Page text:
Wed, Aug 15, 2012
Says New Moniker Better Reflects 'Innovative Features' Of The Updated Plane
Cessna is renaming its newest single engine product. The jet-fuel burning turbo aircraft introduced at Oshkosh last month as the Turbo Skylane NXT will now be called the Turbo Skylane JT-A (aircraft pictured in image from Cessna).
As confirmed by customer feedback at Oshkosh, the name Turbo Skylane JT-A better captures and reflects the innovative features of the new plane than the NXT designation. It was also brought to Cessna's attention shortly after the announcement of the Turbo Skylane NXT that there was a previous use of the NXT name in the aviation industry of which Cessna had not been aware. Cessna both respects the trademark rights of others and desires to obtain registered trademark status on its name for this important new product.
In introducing the aircraft at Oshkosh, Cessna said that the Turbo 182 is a result of market research and has already undergone extensive reliability testing, as well as flight testing. The Safran-made SMA engine is engineered specifically for aviation and is already FAA and EASA certified. The engine uses only 11 gallons per hour of the typically lower-cost Jet A fuel at the estimated maximum cruise speed of 155 knots.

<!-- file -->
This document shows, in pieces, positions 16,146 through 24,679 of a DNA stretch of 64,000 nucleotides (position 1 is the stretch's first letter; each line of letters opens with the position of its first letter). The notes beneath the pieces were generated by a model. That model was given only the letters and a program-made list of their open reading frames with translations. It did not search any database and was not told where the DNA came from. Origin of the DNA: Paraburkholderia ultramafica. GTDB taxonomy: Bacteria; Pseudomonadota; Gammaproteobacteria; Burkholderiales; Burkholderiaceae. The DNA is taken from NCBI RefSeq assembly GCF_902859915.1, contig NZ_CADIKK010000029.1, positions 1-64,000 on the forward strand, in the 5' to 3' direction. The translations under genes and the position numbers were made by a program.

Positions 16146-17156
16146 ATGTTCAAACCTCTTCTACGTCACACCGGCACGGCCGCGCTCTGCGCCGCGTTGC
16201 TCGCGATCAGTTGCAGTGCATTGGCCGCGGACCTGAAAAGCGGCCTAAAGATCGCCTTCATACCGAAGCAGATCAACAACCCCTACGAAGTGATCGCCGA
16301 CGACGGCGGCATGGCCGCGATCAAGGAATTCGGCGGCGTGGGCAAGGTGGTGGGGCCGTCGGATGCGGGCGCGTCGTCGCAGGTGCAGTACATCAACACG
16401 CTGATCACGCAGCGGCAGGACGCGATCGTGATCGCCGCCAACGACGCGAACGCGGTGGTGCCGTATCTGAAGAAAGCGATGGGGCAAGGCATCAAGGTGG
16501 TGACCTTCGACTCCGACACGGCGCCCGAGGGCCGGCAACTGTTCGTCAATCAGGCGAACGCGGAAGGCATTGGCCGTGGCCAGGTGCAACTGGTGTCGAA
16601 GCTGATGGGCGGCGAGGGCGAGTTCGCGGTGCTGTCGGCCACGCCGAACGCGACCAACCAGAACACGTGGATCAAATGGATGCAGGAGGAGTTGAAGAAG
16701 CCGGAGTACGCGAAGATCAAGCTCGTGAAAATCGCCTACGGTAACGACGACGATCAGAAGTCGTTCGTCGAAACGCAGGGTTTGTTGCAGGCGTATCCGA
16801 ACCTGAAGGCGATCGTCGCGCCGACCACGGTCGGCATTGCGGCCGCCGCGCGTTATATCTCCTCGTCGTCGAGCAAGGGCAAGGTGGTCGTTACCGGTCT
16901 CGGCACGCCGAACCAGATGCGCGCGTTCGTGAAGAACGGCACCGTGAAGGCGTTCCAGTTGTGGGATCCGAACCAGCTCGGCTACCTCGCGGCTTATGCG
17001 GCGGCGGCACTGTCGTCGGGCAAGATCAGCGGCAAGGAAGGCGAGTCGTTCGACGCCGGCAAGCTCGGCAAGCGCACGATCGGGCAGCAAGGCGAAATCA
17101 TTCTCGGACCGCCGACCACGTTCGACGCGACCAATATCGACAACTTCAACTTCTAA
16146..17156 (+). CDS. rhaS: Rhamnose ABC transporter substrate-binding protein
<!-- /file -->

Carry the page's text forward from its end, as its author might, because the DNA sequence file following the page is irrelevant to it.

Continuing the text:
“Operators can now take advantage of the wider availability of Jet A with the potential to fly farther on one gallon of gas than you can with traditional avgas aircraft,” Umscheid said. “This is a game-changer that opens up new markets and new regions of the world due to its versatility and performance.”
The fuel technology used in this engine eliminates concerns about carbon monoxide emissions, fuel mixtures, propeller control and exhaust gas. The engine operates at a lower propeller speed. As a result, the turbocharger technology delivers a quieter flight line and reduces noise pollution. There are zero lead emissions and zero CO emissions. Flight at the maximum cruise speed demonstrates greater fuel efficiency, and will burn approximately 30 percent to 40 percent less fuel than comparable avgas engines.
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